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Discussion Starter · #1 ·
OK does the air slide move up and down the the throttle slide. so if you open the throttle all the way and look in the carb(from the air filter side) would you still be able to see the air slide. i hope this makes sense. i have a 930 amal carb. on a tr6c. I'm having trouble when the throttle is opened I'm getting a sputter and lose of power from 3000 rmps and up.
 

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When U twist the throttle grip open, the cable pulls the slide up into the carb. body thereby "opening", (un-blocking) the passage of air/fuel mixture into the manifold. When U release the throttle, the slide flops down, re-blocking the flow and "rests" on the idle speed adjusting needle enough to keep the bike running. Hope this helps. Why U lose "power" at higher RPM's could be several things: Timing?, needle mixture level setting (too high/ too low ie: too rich/ too lean)? Float level (probably not if U have the plastic float), valves? etc.? Hope this helps.
 

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Discussion Starter · #4 ·
ok i think i figured it out the choke is engaged when its down so thats why the bike is starting so easy in the cold weather here(NY). so i have to start the bike with the choke on then let it warm it up then slowly turn off the choke and see it that helps. so the choke control works the opposite what i thought. ill try this and report back.
 

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Looks like you figured it out.

"Choke" (air lever) works opposite of what you'd expect from other bikes. You pull the lever, which pulls the cable, which raises the slides, to turn it OFF.

When fully off, you should see NO PART of the air slide when looking in the throat of a carb with the throttle fully open.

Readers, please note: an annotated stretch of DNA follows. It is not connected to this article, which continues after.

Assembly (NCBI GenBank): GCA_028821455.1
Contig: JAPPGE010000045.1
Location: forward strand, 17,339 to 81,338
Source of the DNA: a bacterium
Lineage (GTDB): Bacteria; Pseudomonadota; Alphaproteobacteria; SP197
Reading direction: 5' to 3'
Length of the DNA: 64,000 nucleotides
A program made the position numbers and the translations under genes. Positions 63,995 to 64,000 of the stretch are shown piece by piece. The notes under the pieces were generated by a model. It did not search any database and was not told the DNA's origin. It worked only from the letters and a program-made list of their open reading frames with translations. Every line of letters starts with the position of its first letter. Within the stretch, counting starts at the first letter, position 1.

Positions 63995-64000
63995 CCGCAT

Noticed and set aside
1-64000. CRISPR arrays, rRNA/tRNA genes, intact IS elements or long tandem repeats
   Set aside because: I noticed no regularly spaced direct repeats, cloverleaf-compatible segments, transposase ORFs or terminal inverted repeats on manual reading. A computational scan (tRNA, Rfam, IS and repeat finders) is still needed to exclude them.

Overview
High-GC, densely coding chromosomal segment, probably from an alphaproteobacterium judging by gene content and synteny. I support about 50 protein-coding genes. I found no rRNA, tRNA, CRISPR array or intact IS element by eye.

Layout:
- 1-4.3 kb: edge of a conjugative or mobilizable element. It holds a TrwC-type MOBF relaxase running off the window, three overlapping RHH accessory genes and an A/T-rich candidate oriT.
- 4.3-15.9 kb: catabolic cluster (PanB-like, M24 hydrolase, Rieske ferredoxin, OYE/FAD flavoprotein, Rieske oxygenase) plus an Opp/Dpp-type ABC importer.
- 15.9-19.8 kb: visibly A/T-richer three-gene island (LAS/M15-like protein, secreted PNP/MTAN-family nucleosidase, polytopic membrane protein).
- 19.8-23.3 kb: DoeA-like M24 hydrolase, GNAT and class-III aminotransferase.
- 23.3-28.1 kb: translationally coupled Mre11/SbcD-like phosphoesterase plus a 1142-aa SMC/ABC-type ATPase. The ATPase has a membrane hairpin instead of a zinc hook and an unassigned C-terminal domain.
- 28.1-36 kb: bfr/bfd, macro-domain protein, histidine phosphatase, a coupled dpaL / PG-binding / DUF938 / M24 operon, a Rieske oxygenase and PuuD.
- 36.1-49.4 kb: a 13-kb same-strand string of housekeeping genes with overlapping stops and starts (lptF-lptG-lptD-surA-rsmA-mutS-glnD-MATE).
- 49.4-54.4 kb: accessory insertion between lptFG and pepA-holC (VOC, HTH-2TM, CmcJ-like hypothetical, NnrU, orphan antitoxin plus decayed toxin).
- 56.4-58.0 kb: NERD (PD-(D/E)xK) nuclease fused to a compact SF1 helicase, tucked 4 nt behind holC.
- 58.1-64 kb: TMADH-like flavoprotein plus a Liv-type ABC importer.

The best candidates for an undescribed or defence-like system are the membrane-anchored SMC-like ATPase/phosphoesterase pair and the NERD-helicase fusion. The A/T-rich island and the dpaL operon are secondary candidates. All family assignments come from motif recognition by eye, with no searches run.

If you see part of the air slide(s), adjust the enricher cables 'till the slides draw up fully.
 

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never had an air slide on my bike(when i was using an amal!never had any problem to start even in very cold weather!!!
just tickle and flood the carb :IT WORKS.
no need of it and no problem with it anymore
ben
 

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Yeah, most of us get rid of the choke altogether...kind of like widom teeth...not necessary (so I'm told). Pull the choke slide out, disconnect cable and "seal" the cable "hole" in the top of the carb. cap. "Tickler" is all you really need. E.P.A. doesn't like all that gas leaking into the enviornment, but we're all goi'nna die anyway so might as well have some "fun" before you go! If it's so cold you "need" a choke, you probably shouldn't be riding anyway! :hammer:
 

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Glad you got her working.

Being an admitted novice to all motorcycles I have tried every which way to start my bike that has been posted in this forum and her is what I've come to realize: Every bike has it's own personality. Mine will not start without the choke, ever! People tell me I should get rid of it, but my bike likes the choke on for start up. I have tweaked the carbs, had qualified mechanics look at it, and it is the way it is.

The bottom line is you know how to start "your" bike and that's all that counts. Ride it and enjoy it and you know have the coolest bike on the block!
 

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quag:

As much as logic dictates it ain't so, I agree; I have found two bikes side by side, similar equipment, plugs, etc., one needs choke AND tickle, the other needs tickle only.

Que sera sera, as Doris Day might sing...
 

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I've had more than my share of good bikes. I always ask some one what their starting drill is if I'm going to ride their bike for whatever reason. The old hogs were fairly similar, flood the carb.,kick and hope. When I used to get a bike I'd always figure out what the drill was first thing. Good clarification Quag&GPZ One thing I might pass on, Never loose your temper with a hard starting bike, as when it does start you might be mad enough to do someting stupid and get hurt or screw you bike up. Tt was a bitter lesson I learned and never forgot,in the old days :mad:
 
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